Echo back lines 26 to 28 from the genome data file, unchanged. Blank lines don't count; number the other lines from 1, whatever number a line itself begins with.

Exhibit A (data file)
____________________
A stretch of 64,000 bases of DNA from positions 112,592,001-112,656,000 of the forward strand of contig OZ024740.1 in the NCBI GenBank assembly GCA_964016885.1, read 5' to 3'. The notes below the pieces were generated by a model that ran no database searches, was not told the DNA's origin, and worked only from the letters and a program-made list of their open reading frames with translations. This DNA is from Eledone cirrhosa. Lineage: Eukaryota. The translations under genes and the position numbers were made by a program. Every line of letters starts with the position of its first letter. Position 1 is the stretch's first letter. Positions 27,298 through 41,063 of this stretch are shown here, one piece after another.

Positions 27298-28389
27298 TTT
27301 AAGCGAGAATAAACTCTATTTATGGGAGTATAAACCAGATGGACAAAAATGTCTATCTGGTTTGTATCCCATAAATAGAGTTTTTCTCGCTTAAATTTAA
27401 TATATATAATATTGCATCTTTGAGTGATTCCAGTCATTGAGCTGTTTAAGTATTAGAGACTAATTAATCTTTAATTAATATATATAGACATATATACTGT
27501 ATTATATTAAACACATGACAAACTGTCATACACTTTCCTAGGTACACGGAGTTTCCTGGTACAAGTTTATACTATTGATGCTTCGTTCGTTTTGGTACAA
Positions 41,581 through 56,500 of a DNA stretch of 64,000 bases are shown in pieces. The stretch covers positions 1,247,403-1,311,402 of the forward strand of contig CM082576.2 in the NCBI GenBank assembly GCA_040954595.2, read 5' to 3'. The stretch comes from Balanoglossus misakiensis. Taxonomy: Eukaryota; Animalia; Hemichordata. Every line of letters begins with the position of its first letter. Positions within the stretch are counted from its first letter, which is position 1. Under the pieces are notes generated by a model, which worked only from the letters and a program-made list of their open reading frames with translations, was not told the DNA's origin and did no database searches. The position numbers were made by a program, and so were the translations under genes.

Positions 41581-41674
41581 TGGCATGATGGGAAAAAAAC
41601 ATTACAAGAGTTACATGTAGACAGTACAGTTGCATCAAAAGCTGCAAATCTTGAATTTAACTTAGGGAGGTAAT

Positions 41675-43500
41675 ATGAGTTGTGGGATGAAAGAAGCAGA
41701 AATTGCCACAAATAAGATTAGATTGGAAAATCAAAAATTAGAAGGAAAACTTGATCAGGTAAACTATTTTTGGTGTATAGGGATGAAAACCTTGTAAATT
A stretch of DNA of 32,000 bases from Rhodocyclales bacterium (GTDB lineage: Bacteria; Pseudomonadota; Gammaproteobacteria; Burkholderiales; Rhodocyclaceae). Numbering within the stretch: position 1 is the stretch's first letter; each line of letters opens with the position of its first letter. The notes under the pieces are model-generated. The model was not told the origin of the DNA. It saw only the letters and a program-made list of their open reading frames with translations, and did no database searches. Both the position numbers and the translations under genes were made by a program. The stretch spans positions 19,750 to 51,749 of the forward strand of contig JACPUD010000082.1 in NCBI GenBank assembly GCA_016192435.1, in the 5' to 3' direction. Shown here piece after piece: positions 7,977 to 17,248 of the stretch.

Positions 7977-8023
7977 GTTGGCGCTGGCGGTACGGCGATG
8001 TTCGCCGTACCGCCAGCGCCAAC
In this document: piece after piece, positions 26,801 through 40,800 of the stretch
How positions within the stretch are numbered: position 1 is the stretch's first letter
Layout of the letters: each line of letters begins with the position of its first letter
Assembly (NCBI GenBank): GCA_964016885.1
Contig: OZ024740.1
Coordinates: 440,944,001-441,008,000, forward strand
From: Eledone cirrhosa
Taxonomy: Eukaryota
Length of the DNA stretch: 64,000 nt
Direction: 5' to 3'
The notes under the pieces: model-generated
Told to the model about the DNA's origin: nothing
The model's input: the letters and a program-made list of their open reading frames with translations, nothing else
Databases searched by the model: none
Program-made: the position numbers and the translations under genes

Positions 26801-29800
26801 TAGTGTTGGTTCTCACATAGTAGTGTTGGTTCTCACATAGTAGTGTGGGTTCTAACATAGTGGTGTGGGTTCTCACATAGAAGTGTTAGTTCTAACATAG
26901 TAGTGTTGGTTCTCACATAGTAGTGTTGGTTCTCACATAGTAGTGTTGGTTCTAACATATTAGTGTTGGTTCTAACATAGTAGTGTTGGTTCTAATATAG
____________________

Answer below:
Length of the DNA stretch: 64,000 nt
Direction: 5' to 3'
The notes under the pieces: model-generated